Of course, over this same stretch, the mainstream American public (and their representatives in public office) seems poorly informed about quite a bit. What we used to call basic civics is lost. The Founding Fathers and slavery? Paul Revere and the British? Ronald Reagan and taxes? What we read and hear in the mainstream and new media on these and other topics sounds like a compilation of the very worst hits of our annual Advanced Placement exams. Even the near-complete absence of civil discourse might be traced to our post-humanistic intellectual redirections; it is just downright odd to hear the names of the Madison, Jefferson, Washington, and Adams – champions of polite, deeply informed, dispassionate debate – invoked by red-faced partisans who wouldn’t know Cicero from scissors, shouting angrily on the floor of the House of Representatives.
In short, we need the humanities now more than ever. Indeed, we need more attention to the humanities – more than we currently have, and not merely a preservation of the status quo. And we need to stop blaming the humanities for not preparing students for some idyllic life – filled with afternoon martinis, big property, and gleaming SUVs – that wasn’t for everyone to begin with, and isn't available anymore, except without the dangerous extension of credit.
I'm not the first to make this sort of principled argument. And, to be frank, it doesn’t seem all that persuasive at this moment. University presidents, facing budget shortfalls and a deeply conservative political climate, are understandably shy about trimming science and engineering departments, even if the cost of new lab space and research facilities is prohibitive, and even if the payoff for a $10 million investment is merely a mediocre department.
In contrast, top-drawer humanities departments and smaller interdisciplinary units, often held up as the epitome of the liberal arts, are squeezed for the last drop of spare change, and often lumped together awkwardly, just to save the cost of a single staff position and basic administration. Thus, arguments about the civic virtue of the humanities might well be righteous, but they don’t seem to be generating new support. Indeed, if the current dystopian trends continue, we might well lose the classic small liberal arts college altogether – at least outside of a few elite institutions with brand notoriety and alumni loyalty – and witness a massive reduction in the size, scale, and significance of programs dedicated to the study of the complexities of art, literature and culture.
So let me try to make a different argument here, one that places additional stress on the greater need for the humanities. They are what we do best in this country. Oh, we love to celebrate our ingenuity in science and manufacturing, but in this epoch of the flat world, our dominance in those fields is no longer assured. What we do best – despite the near total absence of public support – is paint, and sing, and compose, and write, and read, and watch. And then argue and debate over all of it.
We are singularly great at this. We are a nation of movie watchers, water-cooler chit-chat about T.V., Facebook, and book clubs. We make and consume more media than any place in the world. And we do it so well that we need new technologies – the table computers, e-readers, smartphones – to make it easier to do even more of it. Your top-of-the-line Parisian bookstore is the size of the coffee shop in my local Barnes and Noble. My tiny town has two multiplexes with well over 20 screens between them, though every visitor thinks of it as backward and provincial. We also have a half dozen theater companies, and all manner of venues for music, from front porch clubs to bars to the grand stage. Our lives are filled with all manner of public performances and spontaneous acts of creation.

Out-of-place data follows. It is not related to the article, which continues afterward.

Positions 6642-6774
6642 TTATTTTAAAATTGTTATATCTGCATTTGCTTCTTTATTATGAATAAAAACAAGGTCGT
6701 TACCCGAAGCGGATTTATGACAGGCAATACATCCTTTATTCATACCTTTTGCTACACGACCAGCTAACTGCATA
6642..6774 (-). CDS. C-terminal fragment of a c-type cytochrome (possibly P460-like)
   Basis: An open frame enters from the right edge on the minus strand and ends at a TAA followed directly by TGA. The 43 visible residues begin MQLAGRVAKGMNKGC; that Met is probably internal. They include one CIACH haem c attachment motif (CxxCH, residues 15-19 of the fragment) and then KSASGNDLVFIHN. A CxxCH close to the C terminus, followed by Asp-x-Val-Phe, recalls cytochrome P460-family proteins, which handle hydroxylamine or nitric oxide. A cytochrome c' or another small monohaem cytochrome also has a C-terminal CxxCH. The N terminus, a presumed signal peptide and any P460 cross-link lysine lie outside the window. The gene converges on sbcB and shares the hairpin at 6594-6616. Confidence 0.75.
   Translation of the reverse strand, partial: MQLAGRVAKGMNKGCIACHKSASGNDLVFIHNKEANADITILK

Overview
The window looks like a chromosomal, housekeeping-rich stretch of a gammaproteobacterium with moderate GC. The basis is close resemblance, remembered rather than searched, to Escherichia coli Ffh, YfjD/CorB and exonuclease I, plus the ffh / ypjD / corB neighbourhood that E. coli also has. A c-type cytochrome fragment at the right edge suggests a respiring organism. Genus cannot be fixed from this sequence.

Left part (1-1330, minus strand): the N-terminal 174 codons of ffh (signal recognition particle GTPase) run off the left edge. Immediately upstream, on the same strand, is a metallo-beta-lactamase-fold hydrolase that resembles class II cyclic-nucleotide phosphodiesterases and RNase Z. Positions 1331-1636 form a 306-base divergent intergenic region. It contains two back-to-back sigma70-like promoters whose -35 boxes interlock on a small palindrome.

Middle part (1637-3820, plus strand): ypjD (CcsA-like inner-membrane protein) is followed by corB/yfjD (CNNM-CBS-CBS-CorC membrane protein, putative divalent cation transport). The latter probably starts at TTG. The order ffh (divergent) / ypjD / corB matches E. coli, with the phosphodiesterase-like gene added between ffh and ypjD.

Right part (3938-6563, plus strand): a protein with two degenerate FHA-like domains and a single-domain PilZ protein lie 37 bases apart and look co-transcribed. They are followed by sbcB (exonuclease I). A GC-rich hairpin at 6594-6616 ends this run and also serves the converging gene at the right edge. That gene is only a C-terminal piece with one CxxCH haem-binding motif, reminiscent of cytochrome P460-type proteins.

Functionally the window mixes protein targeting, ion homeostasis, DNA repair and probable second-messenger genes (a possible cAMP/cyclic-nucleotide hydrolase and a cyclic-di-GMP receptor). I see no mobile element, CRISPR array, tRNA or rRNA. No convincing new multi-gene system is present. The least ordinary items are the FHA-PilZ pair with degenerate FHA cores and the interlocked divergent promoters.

When I tell Rita – representing the new best and brightest – that she should just take that big brain of hers and go out into the world and focus on her experiences, I am encouraging her to become a part of the productive capacity of civil society. And, to be totally frank, I think we’ve prepared her very well for this. What she makes will become a part of our symbolic surround, a part of what makes us "us." More important, I think Rita gets it, too. And I think that she, like many of our students, is excited by the challenge of turning the everyday into something magical, inspiring, and serious. Langston Hughes, she knows, was a waiter once. And, as hard as it is to imagine a United States without the auto industry, it should be even harder to think of this place without future versions of "I, Too, Sing America."
This, then, is a message for those who worry about American dominance: we are doing one thing very well right now. We are making and remaking cultural forms, often in new and exciting ways. If you are older, or more conservative, you might think these forms are strange. But you should recognize that such sentiments are a predictable reaction, like the fear of the awesome and the new. That fear is a good thing. It marks revolutionary thinking. If you want a son or daughter trained for life in the unpredictable future, and if they want to get a college or university degree, know that a genuine and durable knack for innovation comes from the humanities, and not from a degree in Marketing. Rita is our future. We should hitch our wagon to her.
Matthew Pratt Guterl is the Rudy Professor of American Studies and History, and chair of American Studies, at Indiana University at Bloomington.